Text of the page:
Hong Kong’s Department of Justice (DoJ) has proposed making changes to the law to allow the government to appeal cases in which the High Court has ruled that there was not sufficient evidence to justify a trial.
Under the proposed amendment to the Criminal Procedure Ordinance, the DoJ would be able to appeal a “no case to hear” verdict from the High Court, with permission from the case judge or the Court of Appeal.
During trials, judges must rule whether there is a “prima facie case,” meaning whether the evidence provided by the prosecution is sufficient for the case against the defendant to proceed. The ruling is usually made before the defence presents their case in court.
The DoJ also proposed barring media outlets from reporting on the prosecution’s appeal.
“This would prevent the jury from being influenced and the defendant from being prejudiced by adverse publicity,” the government’s proposal to the Legislative Council (LegCo) read.
The proposed changes would also apply to non-jury cases and national security cases, Horace Cheung, deputy secretary for justice, told the LegCo’s Panel on Administration of Justice and Legal Services on Monday.
The bail arrangements for defendants in cases facing appeal would also be dealt with in accordance with the current legislation, said Martin Liao, chairperson of the panel.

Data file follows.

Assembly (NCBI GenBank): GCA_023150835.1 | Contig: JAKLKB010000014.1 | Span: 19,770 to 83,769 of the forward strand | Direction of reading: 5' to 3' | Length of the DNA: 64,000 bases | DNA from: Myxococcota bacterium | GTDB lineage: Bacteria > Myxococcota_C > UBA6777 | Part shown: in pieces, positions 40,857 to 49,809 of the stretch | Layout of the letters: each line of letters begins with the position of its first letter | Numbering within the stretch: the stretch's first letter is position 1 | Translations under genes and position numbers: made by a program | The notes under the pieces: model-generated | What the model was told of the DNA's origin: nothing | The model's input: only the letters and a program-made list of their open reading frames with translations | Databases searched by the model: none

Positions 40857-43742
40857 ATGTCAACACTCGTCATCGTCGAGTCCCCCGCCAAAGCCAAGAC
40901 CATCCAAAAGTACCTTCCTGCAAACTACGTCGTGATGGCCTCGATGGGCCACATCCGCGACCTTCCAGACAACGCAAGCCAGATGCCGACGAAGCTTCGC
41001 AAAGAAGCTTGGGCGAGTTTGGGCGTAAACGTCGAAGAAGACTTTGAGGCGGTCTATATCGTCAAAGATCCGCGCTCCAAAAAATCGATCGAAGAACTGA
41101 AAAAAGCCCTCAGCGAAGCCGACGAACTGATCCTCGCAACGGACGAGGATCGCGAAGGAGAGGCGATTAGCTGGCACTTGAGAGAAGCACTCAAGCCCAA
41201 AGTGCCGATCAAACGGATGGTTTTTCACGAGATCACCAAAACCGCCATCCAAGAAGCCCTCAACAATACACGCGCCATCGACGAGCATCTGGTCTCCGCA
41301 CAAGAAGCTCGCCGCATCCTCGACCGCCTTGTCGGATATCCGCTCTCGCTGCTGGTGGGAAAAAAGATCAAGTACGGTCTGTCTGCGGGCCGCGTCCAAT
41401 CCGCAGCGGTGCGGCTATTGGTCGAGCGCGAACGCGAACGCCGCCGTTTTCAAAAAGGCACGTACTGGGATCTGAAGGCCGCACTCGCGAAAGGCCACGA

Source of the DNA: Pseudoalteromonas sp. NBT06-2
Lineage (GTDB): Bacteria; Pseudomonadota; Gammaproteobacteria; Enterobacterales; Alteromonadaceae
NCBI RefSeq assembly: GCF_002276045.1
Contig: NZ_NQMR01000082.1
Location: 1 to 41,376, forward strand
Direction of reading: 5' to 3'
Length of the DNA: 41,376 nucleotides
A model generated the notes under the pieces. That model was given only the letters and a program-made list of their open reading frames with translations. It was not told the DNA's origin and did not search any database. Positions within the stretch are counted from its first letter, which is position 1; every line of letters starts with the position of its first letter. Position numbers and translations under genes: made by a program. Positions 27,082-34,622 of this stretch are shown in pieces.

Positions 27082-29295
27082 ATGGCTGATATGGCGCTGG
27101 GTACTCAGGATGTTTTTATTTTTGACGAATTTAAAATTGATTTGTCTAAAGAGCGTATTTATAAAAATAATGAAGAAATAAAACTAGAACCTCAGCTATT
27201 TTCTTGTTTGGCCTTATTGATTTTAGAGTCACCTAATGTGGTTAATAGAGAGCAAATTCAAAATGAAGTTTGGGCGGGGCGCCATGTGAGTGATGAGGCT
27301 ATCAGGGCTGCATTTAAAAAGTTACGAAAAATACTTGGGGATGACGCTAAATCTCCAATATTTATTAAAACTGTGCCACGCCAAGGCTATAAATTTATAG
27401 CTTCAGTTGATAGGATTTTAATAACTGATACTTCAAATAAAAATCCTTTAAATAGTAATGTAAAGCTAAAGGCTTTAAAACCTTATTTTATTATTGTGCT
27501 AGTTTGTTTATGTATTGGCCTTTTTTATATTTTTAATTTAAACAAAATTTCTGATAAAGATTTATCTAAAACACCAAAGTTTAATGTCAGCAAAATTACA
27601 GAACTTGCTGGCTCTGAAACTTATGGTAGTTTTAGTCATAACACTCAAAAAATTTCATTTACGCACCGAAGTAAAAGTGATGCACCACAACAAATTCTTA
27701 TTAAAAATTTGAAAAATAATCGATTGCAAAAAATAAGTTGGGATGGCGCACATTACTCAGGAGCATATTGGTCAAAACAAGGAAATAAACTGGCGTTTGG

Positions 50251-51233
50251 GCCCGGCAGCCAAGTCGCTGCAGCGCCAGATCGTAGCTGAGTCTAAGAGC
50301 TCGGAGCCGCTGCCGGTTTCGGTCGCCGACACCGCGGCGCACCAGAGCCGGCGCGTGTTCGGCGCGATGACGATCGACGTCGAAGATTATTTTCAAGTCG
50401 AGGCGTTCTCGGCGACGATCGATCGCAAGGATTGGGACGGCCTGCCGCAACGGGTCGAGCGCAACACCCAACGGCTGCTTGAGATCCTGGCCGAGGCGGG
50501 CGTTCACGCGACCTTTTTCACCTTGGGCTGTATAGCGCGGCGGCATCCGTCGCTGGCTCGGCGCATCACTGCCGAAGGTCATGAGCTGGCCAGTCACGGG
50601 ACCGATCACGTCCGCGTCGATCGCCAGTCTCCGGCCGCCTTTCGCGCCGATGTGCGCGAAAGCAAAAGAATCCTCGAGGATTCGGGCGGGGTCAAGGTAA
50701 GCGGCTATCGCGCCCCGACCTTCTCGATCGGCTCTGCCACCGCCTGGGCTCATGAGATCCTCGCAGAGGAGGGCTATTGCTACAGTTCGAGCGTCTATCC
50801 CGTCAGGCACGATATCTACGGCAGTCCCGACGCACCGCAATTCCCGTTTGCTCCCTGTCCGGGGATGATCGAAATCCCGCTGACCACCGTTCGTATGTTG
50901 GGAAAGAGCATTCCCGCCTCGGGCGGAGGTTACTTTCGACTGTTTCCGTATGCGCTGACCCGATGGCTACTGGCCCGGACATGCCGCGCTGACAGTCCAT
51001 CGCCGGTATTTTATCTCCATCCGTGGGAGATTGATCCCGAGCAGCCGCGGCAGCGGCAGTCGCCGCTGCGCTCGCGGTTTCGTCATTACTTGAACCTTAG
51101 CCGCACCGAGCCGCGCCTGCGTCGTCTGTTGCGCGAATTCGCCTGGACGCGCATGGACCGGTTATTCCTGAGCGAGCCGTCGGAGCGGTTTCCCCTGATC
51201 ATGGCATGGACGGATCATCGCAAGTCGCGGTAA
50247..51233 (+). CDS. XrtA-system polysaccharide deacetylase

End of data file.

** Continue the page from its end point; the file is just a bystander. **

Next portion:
Defendants charged under the Beijing-imposed national security law are subject to more stringent bail assessment. Judges consider not only the defendant’s risk of absconding or obstructing justice, but also whether there are sufficient grounds for believing they “will not continue to commit acts endangering national security.”
Court of Appeal ruling
The proposal was tabled to the LegCo after the Court of Appeal said that there was an “urgent need” for reform in a ruling overturning decisions made by two judges.
Last October, the Court of Appeal overturned decisions made by High Court Judge Audrey Campbell-Moffat and former deputy judge Ian McWalters in three cases related to drug trafficking charges.
The judges ruled that there was no case to answer on the three occasions, and the four defendants were subsequently acquitted and left Hong Kong.
The Court of Appeal ruled that Campbell-Moffat and McWalters “impermissibly usurped the function of each jury and incorrectly withdrew the cases before their respective juries could consider them.”
“Regrettably, each of the cases under consideration in these applications has resulted in a serious miscarriage of justice,” the judgement read.
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